(let [orig {:name "Cookie Monster" :food "Cookies!!"}
      overwrite {:profession "puppet" :food "Lasagne"}]
    (merge orig overwrite))

You Try It

We are representing coordinates on a page with a 2-element vector containing, [x-position, y-position]. Define a function, location, that will create a location given two numbers, such that the following expressions will yield the same result:

;; Expression 1 - Define location inline
(click [644 831] ".link")

;; Expression 2 - Construct location with a function
(click (location 644 831) ".link")

A Word on Constructors

We have been talking about the concept of constructors in ClojureScript. Unlike JavaScript, constructors in ClojureScript are just plain functions that return data. There is no special treatment of constructor functions in the language - they are merely a convenience for us developers to easily create new data while consolidating the creation code in one place.

Modeling Pageviews

With events done, we can now model pageviews. We will go ahead and define a constructor for pageviews:

cljs.user=> (defn pageview
              ([url] (pageview url (.now Date) []))     ;; <1>
              ([url loaded] (pageview url loaded []))
              ([url loaded events]
                {:url url
                 :loaded loaded
                 :events events}))
3

cljs.user=> (pageview "some.example.com/url")              ;; <2>
{:url "some.example.com/url",
 :loaded 1464612010514,
 :events []}

cljs.user=> (pageview "http://www.example.com"             ;; <3>
                      1464611888074
                      [(click [100 200] ".logo")])
{:url "http://www.example.com",
 :loaded 1464611888074,
 :events [{:type :click,
           :timestamp 1464611951519,
           :location [100 200],
           :target ".logo"}]}

Modeling a Pageview

  1. Define pageview with 3 arities
  2. pageview can be called with just a URL
  3. …or with a URL, loaded timestamp, and vector of events

Just as we did with events, we created a constructor to manage the details of assembling a map that fits our definition of what a Pageview is. One different aspect of this code is that we are using a multiple-arity function as the constructor and providing default values for the loaded and events values when they are not supplied. This is a common pattern in ClojureScript for dealing with default values for arguments.

Modeling Sessions

Moving up the hierarchy of our data model, we now come to the Session. Remember that a session represents one or more consecutive pageviews from the same user. If a user leaves the site and comes back later, we would create a new session. So the session needs to have a collection of pageviews as well as identifying information about the user’s browser, location, etc.

cljs.user=> (defn session
              ([start is-active? ip user-agent] (session start is-active? ip user-agent []))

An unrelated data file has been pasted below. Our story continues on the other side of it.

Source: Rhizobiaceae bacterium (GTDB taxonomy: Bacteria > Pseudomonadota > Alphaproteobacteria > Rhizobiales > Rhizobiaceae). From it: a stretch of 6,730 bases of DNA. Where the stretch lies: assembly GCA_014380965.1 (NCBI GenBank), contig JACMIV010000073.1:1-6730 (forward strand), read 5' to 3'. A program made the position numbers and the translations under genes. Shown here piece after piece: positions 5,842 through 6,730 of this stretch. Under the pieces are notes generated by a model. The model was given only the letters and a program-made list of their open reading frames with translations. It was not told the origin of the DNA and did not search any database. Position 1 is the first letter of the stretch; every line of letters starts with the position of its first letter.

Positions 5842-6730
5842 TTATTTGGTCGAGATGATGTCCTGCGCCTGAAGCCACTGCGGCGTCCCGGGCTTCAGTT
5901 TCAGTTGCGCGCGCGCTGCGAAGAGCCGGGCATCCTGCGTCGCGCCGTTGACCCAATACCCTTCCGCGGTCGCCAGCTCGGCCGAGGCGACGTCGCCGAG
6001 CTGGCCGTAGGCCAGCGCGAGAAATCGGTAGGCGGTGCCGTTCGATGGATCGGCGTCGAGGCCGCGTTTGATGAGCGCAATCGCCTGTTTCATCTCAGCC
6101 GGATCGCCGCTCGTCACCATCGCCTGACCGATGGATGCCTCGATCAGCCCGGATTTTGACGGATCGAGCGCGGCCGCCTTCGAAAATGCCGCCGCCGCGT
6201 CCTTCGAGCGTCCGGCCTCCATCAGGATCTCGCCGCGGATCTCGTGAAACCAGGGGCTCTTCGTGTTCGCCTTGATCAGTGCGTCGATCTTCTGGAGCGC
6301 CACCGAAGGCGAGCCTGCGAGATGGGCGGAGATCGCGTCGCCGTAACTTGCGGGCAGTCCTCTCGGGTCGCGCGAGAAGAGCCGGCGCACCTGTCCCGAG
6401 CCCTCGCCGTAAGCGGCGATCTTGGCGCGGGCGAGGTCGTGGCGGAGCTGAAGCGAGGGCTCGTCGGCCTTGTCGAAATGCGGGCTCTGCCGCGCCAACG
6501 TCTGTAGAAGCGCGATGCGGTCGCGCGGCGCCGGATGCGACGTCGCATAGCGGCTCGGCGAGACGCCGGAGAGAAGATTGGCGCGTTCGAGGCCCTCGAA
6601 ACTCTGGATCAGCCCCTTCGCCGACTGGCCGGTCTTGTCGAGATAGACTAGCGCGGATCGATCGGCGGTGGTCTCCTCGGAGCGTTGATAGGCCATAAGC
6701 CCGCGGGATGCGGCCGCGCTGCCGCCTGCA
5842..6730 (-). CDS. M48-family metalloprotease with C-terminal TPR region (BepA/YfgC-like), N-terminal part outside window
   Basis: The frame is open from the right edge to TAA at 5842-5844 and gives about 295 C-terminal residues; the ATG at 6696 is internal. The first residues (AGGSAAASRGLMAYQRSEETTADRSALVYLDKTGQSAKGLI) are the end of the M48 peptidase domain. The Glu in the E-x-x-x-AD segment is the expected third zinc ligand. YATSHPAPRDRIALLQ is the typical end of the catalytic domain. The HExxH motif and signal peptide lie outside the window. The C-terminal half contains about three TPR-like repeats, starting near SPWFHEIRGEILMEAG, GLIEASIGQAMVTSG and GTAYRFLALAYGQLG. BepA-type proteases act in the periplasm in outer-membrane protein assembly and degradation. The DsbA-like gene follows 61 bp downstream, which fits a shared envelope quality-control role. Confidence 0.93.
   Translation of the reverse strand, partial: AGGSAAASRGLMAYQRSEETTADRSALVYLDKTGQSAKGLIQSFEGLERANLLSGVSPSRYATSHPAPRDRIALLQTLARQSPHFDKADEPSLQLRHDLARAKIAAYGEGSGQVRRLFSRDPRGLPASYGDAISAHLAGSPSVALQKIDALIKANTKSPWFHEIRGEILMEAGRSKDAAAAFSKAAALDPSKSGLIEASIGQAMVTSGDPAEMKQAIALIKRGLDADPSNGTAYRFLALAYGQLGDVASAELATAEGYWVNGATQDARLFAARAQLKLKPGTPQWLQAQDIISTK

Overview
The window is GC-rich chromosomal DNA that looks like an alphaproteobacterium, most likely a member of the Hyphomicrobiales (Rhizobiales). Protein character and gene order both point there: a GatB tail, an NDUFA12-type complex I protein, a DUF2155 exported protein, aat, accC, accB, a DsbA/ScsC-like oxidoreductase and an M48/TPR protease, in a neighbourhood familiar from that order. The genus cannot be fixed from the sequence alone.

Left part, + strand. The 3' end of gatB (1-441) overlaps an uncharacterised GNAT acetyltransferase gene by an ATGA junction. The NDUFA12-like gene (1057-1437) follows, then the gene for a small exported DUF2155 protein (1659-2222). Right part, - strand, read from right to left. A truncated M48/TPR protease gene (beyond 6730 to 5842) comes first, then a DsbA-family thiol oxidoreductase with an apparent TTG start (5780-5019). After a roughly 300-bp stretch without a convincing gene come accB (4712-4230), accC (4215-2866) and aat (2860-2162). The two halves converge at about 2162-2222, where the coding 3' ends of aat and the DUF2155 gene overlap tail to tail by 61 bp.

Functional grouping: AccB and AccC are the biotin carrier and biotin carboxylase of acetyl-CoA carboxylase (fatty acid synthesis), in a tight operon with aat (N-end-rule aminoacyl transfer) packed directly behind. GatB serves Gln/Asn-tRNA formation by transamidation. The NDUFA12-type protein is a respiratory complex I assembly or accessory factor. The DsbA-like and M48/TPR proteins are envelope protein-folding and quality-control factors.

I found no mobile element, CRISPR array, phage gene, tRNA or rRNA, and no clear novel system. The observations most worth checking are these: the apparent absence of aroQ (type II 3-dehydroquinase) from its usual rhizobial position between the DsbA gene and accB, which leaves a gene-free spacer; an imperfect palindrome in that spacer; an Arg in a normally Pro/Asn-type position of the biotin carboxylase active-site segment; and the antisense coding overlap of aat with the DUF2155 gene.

([start is-active? ip user-agent pageviews]
                {:start start
                 :is-active? is-active?
                 :ip ip
                 :user-agent user-agent
                 :pageviews pageviews}))
5
cljs.user=> (session 1464613203797 true "192.168.10.4" "Some UA")
{:start 1464613203797, :is-active? true, :ip "192.168.10.4", :user-agent "Some UA", :pageviews []}

Modeling a Session

There is nothing new here. We are simply enriching our domain with more types that we will be able to use in an analytics application. The only piece that remains is the User.

You Try It

Now that we have walked through the definition of events, pageviews, and sessions, you have all of the tools that you need to define a data type for users.

  • Define the “shape” of a user. It should include at least the following: :id, :name, :sessions.
  • Create a constructor function that can create a user with or without a collection of sessions
  • For extra credit, create another function called anonymous-user that creates a user that has no id or name

We now have a fairly complete domain defined for our analytics application. Next, we’ll explore how we can interact with it using primarily functions from ClojureScript’s standard libary. Below is a sample of what some complete data from our domain looks like at this point. It will be helpful to reference this data as we move on.

;; User
{:id 123
 :name "John Anon"
 :sessions [

   ;; Session
   {:start 1464379781618
    :is-active? true
    :ip 127.0.0.1
    :user-agent "some-user-agent"
    :pageviews [

      ;; Pageview
      {:url "some-url"
       :loaded 1464379918936
       :events [

         ;; Event
         {:type :scroll
          :location [403 812]
          :distance 312
          :timestamp 1464380102036}

         ;; Event
         {:type :click
          :location [644 112]
          :target "a.link.about"
          :timestamp 1464380117760}]}]}]}

Sample data for an analytics domain

Working With Associative Data

Most of our analytics data is in the form of maps, which are simple key-value associations. As we have just seen, there is quite a lot of data that can be modeled using only maps, so it stands to reason that ClojureScript would provide good tools for operating on them. This is indeed the case. We will look at several functions that we will keep coming back to when we work with maps: assoc, dissoc, and select-keys. There are more function in the standard library that can be used on maps, but these are the most commonly used and deserve some explanation. The Clojure Cheatsheet is an excellent reference for the functions that we will not be able to cover.